Belt size for DW746 TS

I have a DW746 TS and am thinking of getting a link belt. What size belt do I need? This may seem like a stupid question (and may even be one), -- after all, why don't I just measure the belt I have? Well, IME actual measurements for some things do not match their designated size. (Insert your joke, here.) I checked the DW website and the manual and could not find a size mentioned, just the part number. Anyone know the answer or how to discern it? (Grizzly sells 3/8, 1/2, and 5/8 inch belts. HF sells on 1/2 inch.)
As for the link belt itself, once I determine the width, how do I determine proper length? Do I have to loosen the motor to get the belt on? If so, will that require a complete re-alignment of the saw? I googled this topic and all I found was pros and cons of the link belt, not install info. (Maybe I missed it.) TIA. -- Igor
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1/2" width, just lift up the motor and take your old belt with you for the length. Made a large difference in my saw.
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The belt is held on by gravity - lift motor, remove belt, install new belt, lower motor. No adjustments or tools required. The motor is suspended on the belt - the weight of the motor gives it tension.
I got a 1/2" universal link belt and just removed links to get to the same diameter as the original V-belt.
Another note on the DW746 - I just wired mine for 220V. WOW - what a difference!

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gw -- Thanks for that step-by-step. Any details you can offer on the improvement now w/ 220v? I could do that but it would take my last spaces in the subpanel. So, details would help me justify that -- or getting a larger subpanel. Again, thanks -- Igor
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You could probably get away with the 14/3 that's already there, but I needed the extra length.
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Absolutely!. Thanks. -- Igor
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Better than I said it. I'd only add, wire is cheap. When running a drop to your shop or to an individual tool, going overboard on wire gauge is an insignificant expense. Use heavy wire.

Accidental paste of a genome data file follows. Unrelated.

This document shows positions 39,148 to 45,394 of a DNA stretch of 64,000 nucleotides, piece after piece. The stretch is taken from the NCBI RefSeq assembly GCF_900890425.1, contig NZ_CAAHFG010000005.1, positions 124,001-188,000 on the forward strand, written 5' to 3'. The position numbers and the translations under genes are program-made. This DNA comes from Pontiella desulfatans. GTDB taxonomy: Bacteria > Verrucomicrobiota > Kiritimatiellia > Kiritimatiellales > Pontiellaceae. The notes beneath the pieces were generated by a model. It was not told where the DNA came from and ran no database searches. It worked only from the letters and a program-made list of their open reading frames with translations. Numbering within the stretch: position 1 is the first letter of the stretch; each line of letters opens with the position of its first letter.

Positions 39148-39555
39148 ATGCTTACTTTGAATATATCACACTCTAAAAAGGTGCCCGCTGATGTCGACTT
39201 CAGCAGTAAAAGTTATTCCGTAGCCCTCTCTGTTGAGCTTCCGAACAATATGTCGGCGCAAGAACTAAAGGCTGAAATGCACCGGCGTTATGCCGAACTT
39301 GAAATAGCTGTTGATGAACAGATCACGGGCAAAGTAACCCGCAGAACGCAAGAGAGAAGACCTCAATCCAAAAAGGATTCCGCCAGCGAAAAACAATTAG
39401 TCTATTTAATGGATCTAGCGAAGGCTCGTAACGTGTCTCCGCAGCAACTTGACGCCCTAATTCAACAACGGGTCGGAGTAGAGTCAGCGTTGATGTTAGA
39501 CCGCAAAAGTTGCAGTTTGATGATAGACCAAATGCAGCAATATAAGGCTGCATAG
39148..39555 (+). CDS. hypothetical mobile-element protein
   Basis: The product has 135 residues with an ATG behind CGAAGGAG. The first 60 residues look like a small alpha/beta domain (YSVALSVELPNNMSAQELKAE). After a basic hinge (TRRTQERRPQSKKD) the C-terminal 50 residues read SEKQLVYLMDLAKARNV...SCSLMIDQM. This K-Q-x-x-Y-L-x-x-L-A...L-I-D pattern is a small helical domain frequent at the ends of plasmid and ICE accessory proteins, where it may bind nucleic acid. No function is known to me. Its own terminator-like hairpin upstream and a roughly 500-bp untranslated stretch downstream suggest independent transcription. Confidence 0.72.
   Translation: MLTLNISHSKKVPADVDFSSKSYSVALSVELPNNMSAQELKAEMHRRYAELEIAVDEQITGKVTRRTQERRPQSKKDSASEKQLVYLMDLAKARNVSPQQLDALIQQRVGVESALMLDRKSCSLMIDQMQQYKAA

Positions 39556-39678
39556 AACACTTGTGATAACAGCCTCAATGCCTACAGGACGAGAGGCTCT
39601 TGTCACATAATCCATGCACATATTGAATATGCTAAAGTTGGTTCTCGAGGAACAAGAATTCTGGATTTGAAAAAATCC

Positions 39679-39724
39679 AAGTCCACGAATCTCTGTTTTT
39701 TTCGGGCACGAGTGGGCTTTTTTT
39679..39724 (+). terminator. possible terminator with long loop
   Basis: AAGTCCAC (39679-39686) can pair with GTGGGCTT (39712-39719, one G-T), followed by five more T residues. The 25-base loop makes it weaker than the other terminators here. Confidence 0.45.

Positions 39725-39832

bob g.
Gary W wrote:

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What I've done is kind of Rube Goldberg so I don't know if I should advocate but... I'm one guy, I can't use more than one tool and the dust collector at a time. I wired one breaker to a dryer outlet next to the panel. I plug a ten gauge extension into this outlet. On the other end of the "extension cord" is a board with a number of 110/220 outlets as well as an outlet for my arc welder. All my tool capable of 110-220 snap on quicker and bog less under load than they did with their original factory supplied cords going into a 110 outlet wired with 12 ga wire direct to the panel... what the electrician provided. A 1 1/2 horse motor is not going to give you what a 3 horse motor can. Give that 1 1/2 horse motor a fighting chance, though, by at least giving it all the juice it can use.
bob g.
igor wrote:

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It's been said many times before but... If you have 220 in your shop and your tools will run on either, don't waste a minute before converting all such tools to 220. Did it years ago and enjoy the advantage every day. An either or motor will do just as well on 110 if the wire is of heavy enough gauge. It virtually never is heavy enough to give equivalent performance. Spend a few minutes to get the thing running on 220 and you'll kick yourself for not having done it sooner.
bob g.
gw wrote:

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